A Crash Course in Horror: Insidious Review

Nerd Much Feature Image #14 - Insidious

A Crash Course in Horror is a monthly column by our self-proclaimed horror movie noob, Noémi Pomerleau. She reviews a classic (or even “new classic”) horror movie from the viewpoint of someone who has never seen it (because, well, she hasn’t).

Spring is in full swing and it’s gorgeous outside. There’s no better way to incentivize going outdoors than watching a film where a house feels like a dangerous prison. Cue Insidious, a classic story about a possession gone wrong. But, really – when do they ever go right?

Insidious follows the Lambert family — Josh (Patrick Wilson), Renai (Rose Byrne) and their three kids — as they move into a new house. It doesn’t take long until they notice there’s something strange about the house. Objects move around on their own, doors open and close, and the attic is really creepy. Even more creepy than attics normally are.

Still, things seem pretty much fine until Dalton (Ty Simpkins), Renai and Josh’s oldest son, falls off a ladder in the attic. Though he doesn’t seem hurt at first, Dalton falls into a deep coma that defies all medical explanation. SPOILER ALERT: It’s ghosts. Ghosts are the problem.

Blandy McBlandfaces
Maybe Dalton was trying to get away from his parents, the blandest people on Earth.

The story carries on from there, but I was pleasantly surprised by how unpredictable it was. Insidious has a lot of ambition, and the twists and turns that it took were fun and keep you off-guard. While the film has a massive tone shift in its third act that might turn some viewers off, both portions of the film are successful in their own way. The screenplay relies heavily on horror tropes, which means nothing really feels unique, but it has a great ending and is a load of fun throughout.

It’s almost surprising that it’s so fun to watch, because most of the actors don’t seem to be having fun at all. Patrick Wilson and Rose Byrne deliver their lines with so little commitment that you can’t help wondering if Jack and Renai even want their son to wake up. Even though Renai spends most of the film facing genuinely terrifying things and crying and gasping in response, something about her tone rings false. In fact, it’s not until the change in tone that comes with the third act that the film introduces its most compelling characters: Specs, Tucker, and Elise.

Specs and Elise FTW.
Specs and Elise FTW.

It could be that Byrne and Wilson just don’t have the ability to rise above the lackluster script. That would be understandable. The dialogue is cheesy, doesn’t feel natural, and characters’ reactions sometimes seem at odds with their personalities. It’s passable, but makes no efforts to be creative, preferring to leave that to the plot and visual design.

There’s a lot to love about the visuals in Insidious. The most striking visual cue is the way that director James Wan has chosen to indicate that the ghosts are nearby. Whenever Renai and Josh are about to find themselves haunted, the color slowly washes out of the scene. It happens gradually, so you don’t detect it until you know to look for it, but once the haunting starts you find yourself wondering when everything got so gray.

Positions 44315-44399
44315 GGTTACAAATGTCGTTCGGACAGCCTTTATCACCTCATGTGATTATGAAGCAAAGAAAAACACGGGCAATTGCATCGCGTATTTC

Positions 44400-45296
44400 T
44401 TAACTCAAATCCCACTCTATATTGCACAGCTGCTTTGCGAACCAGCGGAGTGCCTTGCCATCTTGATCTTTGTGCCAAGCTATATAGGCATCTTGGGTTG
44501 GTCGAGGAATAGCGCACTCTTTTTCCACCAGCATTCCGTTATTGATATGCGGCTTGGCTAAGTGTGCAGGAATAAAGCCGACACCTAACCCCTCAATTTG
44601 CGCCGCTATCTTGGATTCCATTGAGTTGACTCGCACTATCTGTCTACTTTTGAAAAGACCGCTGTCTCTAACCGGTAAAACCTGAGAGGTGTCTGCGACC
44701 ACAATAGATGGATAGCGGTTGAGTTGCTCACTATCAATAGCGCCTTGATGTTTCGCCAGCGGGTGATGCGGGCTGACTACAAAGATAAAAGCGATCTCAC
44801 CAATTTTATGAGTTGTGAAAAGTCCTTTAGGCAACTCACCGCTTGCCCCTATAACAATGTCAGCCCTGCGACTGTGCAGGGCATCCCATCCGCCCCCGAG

And then in the middle of all the monotone, this fire-faced horror pops up. "HELLO!"
And then in the middle of all the monotone, this fire-faced horror pops up. “HELLO!”

The design of the ghosts is wonderfully varied. They could look like ordinary humans or beasts from your darkest nightmares. One of them is even downright adorable! Yet they’re all introduced with a loud, discordant percussion noise which cuts into each scene sharply, enhancing the jump scare — so even the cutest among them seems startling.

The percussion noises of terror that enter with the ghosts are almost the only music in the whole film. Except when the action hits its peak, the film forgoes music entirely. Normally I appreciate the tension this builds, but jump scares aren’t really appealing to me. So while the cymbal crashes may have their intended effect, it wasn’t one I enjoyed. Your mileage may vary.

(Insert sound of bus hitting a drum kit here)
(Insert sound of bus hitting a drum kit here)

Insidious has a great vision, and in hindsight I really wish that I had seen it in time to try out the Insidious 3 Oculus Rift Experience (spoilers in that link!) that toured theatres last winter because Insidious’ visual style would fit very well in a horror game. I’m glad I watched the film, though, and I’ll absolutely be looking into its sequels, even though I hear they aren’t nearly as good.

But, even though I enjoyed it, would I say it was scary? …Not really. Insidious has a lot of great moments, but it waffles between cheesy and creepy so often that it feels hard to connect with the horror. While its ambition and concept are something to be admired, I wouldn’t recommend it to somebody looking for a good scare.

A Crash Course in Horror updates on every third Saturday of the month. The next update is due on June 18th! If you want to help pick the horror classic I review, just leave a comment below with your suggestion.

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